Dan Nanamkin, k’oup?lus enim kl’a (Thunder and Lightning), is from the Chief Joseph Band Of Wallowa, Nez Perce, and Colville Confederated Tribes of Washington State and has been an advocate/teacher for indigenous culture, community unity, youth empowerment, racial equality, and peace for several decades. Nanamkin is committed to the preservation of Indigenous culture and sees himself as a bridge between modern ways and the traditions of the Syilx, the First Nations people of the Okanagan.
Dan is a teaching artist with Methow Arts’ Artist-in-Residence program as a cultural resource, helping students, parents, and teachers learn more about Indigenous cultures. In pursuit of his quest for greater cultural understanding, Nanamkin worked with Methow Arts to create a series of educational videos focusing on three specific aspects of Indigenous culture: storytelling, regalia, and land acknowledgment.
Storytelling: Nanamkin comes from a long line of storytellers. His three-times great-grandmother, whose Native name was Mourning Dove, was an author and storyteller, recounting coyote legends. Nanamkin says his mother used to read Mourning Dove’s stories to him when he was a young boy, which sparked his passion for sharing the stories. “Storytelling is integral to indigenous culture,” he says. “It’s important for our people to understand the discipline, to value the oral tradition, to participate in the ceremonies that pass this information from generation to generation.” Nanamkin shares his storytelling legacy through video. Watch Nanamkin’s storytelling video HERE.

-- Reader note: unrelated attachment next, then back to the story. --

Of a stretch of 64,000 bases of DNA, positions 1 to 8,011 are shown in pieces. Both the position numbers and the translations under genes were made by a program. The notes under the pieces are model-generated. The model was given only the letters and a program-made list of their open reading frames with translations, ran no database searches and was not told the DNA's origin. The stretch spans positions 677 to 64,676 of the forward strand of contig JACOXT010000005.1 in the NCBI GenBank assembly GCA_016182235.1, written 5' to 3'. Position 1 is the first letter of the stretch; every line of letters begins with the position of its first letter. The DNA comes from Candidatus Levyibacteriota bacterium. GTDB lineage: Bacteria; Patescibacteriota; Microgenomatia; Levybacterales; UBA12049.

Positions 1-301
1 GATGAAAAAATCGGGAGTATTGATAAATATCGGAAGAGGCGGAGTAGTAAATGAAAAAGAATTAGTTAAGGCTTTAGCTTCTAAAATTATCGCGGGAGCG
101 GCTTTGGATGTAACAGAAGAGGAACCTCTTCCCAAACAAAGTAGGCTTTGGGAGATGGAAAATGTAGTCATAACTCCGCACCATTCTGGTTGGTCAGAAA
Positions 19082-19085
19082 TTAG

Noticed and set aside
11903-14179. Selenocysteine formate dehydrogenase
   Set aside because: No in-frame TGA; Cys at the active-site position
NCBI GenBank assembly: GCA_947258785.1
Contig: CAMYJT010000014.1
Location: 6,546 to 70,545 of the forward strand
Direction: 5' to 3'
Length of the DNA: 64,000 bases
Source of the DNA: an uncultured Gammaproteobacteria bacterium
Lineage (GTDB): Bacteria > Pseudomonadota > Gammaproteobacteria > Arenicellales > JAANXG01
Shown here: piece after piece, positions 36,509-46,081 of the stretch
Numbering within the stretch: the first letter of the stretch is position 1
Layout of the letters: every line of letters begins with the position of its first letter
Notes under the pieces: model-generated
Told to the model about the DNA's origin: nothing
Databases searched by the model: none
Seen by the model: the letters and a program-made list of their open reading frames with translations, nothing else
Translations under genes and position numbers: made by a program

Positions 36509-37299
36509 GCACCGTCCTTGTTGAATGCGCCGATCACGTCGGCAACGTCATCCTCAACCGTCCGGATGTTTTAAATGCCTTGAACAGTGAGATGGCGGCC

Regalia: Regalia is attire worn by Indigenous people at spiritual and ceremonial events; it has specific meaning and significance. Regalia is not a costume, it is the visible manifestation of one’s heritage. Regalia honors familial ties, and is frequently passed down from generation to generation. Some tribal members make their own regalia, while others solicit help from friends or family members who possess the skill to create regalia, such as sewing, leather crafting, and beadwork. Watch Nanamkin’s video about regalia HERE.
Land acknowledgment: A Land Acknowledgement is a formal statement that recognizes and respects Indigenous Peoples as traditional stewards of this land and the enduring relationship that exists between Indigenous Peoples and their traditional territories. To recognize the land is an expression of gratitude and appreciation to those whose territory you reside on, and a way of honoring the Indigenous people who have been living and working on the land from time immemorial. It is important to understand the long standing history that has brought you to reside on the land, and to seek to understand your place within that history. Land acknowledgements do not exist in a past tense, or historical context: colonialism is a current ongoing process, and we need to build our mindfulness of our present participation (Northwestern University’s Native American and Indigenous Initiatives 2021). Land acknowledgment is a timely and relevant topic and gives rise to varying perspectives. Watch Nanamkin’s land acknowledgment video HERE.
“The Indigenous voice is rising,” says Nanamkin. “Youth are proud of their culture. We are witnessing some great things happening in history. There is great change ahead…be a part of it.”
Learn more about Dan Nanamkin HERE.